Thursday, February 22, 2007

Stats-2: the darker side of a big chase

(continued from previous post)

No, if you ask me.

There's another level of adversity to be added to
that stat. Those averages cover ALL big chasing wins, i.e. chases under the sun as well as chases under lights. Now that is a mixed bag.

I used not to think much of this difference until a couple of years back. Then I saw a list of win-loss percentage results of international sides while batting first and second in ODI's. I was pleasantly surprised to find that India, traditionally poor chasers either side of last year’s 17 match record of consecutive successful chases, have more wins than losses chasing in day ODIs.

Now I am hardly blessed with a photographic memory but the instant feeling was that the overall chasing record was not that great. A few stats searches later I had inferred that the dark half of the stat came from chasing in the darker hours.

A year and a half back I had filtered the performances of leading Indian batsmen in night-time chases. A look at the tables in
this post and the problem comes to the fore. [Notice Sachin's record there.] If it is some consolation, Indian players are not alone there.

Coming back to the
cricinfo list of ‘big game hunters’, Inzy, Sanath and Lara have got the better of big totals many times over come sun or moon. Many matches come to mind when they, especially the first two, have led mammoth chases under lights.

The two recent Inzy innings chasing big totals against India that promptly came to mind - the 1st match of the 2004 ODI bilateral series in Pakistan (day) as well as the 2nd DLF Cup match at Abu Dhabi in April 2006 (night) - did not even contribute to his phenomenal big chasing average of 104 as they were scored in losing cause.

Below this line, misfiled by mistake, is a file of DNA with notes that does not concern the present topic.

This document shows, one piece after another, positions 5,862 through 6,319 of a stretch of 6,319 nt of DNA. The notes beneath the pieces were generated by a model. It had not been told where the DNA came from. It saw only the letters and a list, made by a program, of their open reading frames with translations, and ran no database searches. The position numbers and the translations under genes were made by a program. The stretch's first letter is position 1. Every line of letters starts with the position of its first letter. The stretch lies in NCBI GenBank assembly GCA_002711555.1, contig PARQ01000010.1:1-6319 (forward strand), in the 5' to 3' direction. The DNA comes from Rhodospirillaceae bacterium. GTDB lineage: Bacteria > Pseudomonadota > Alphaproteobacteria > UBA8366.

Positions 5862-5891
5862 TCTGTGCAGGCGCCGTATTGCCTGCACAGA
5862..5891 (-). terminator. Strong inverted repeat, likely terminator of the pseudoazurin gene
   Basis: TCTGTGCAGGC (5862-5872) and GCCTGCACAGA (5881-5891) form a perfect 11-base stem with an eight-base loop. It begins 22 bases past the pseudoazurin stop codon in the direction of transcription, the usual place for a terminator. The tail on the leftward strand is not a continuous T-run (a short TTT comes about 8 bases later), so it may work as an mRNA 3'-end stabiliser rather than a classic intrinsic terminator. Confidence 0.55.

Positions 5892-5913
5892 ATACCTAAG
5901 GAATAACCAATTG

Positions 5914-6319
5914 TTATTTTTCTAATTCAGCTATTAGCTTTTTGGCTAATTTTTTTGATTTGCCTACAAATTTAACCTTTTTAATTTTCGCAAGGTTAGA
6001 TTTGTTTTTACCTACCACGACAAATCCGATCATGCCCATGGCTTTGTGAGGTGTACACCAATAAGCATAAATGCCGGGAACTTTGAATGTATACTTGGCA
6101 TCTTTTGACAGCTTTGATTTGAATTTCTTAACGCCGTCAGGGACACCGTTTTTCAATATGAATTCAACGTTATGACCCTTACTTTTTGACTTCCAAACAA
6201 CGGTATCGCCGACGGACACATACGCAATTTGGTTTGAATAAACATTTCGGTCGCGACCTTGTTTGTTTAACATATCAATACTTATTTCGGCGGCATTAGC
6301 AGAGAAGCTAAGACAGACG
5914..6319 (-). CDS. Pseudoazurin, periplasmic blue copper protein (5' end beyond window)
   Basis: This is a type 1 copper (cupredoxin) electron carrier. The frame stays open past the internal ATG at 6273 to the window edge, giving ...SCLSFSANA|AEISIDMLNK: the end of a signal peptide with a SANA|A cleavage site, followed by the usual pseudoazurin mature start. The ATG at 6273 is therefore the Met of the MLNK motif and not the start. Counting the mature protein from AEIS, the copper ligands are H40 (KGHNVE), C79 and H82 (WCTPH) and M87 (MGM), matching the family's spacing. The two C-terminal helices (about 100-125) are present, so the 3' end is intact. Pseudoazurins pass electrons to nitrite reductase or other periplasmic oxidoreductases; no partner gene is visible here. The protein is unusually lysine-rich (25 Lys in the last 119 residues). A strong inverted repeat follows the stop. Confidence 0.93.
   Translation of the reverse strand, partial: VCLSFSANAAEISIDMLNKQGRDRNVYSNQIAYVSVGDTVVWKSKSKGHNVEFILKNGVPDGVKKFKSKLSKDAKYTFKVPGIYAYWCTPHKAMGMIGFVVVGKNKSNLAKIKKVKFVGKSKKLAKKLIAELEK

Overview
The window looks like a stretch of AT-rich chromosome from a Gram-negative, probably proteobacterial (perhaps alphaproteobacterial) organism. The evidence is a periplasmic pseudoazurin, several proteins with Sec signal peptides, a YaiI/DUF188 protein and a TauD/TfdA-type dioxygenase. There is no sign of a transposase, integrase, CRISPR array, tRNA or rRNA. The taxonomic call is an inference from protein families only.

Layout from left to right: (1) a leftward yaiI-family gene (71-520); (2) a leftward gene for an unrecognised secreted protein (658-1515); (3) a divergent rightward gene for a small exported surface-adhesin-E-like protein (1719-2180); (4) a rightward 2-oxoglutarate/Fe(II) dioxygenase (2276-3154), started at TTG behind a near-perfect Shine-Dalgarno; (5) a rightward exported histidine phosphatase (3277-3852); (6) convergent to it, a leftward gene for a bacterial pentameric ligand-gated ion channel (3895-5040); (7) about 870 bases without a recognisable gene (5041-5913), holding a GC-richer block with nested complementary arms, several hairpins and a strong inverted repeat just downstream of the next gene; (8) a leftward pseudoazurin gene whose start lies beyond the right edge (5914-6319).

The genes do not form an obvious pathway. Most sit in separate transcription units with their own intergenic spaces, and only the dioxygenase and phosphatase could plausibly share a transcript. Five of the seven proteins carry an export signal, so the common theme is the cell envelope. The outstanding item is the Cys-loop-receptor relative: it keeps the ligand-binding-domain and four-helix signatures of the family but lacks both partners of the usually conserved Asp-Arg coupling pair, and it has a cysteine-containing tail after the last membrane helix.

But the breakup may not be so even for all the names there. I am not sure how board leader Sarwan fares in the ‘darker' game of chase but as we saw in that old post Yuvi, under lights, has certainly not been a patch on his day-time avatar.

Batting second in a high scoring day-nighter, even in the subcontinent, often proves to be a different ball game for most batsmen and Yuvi is one of them.

A study of 'Batting averages in big chases under lights' (irrespective of results, obviously) should make for some interesting reading. Those year-and-half old chasing stats of Indian batsmen were for all kind of totals - no '275+' criteria was involved. Willing to take up the unfinished work, anyone?

"Naah," probably. Rightly so too. Why bother ahead of an all-day-matches World Cup???

[to be concluded]

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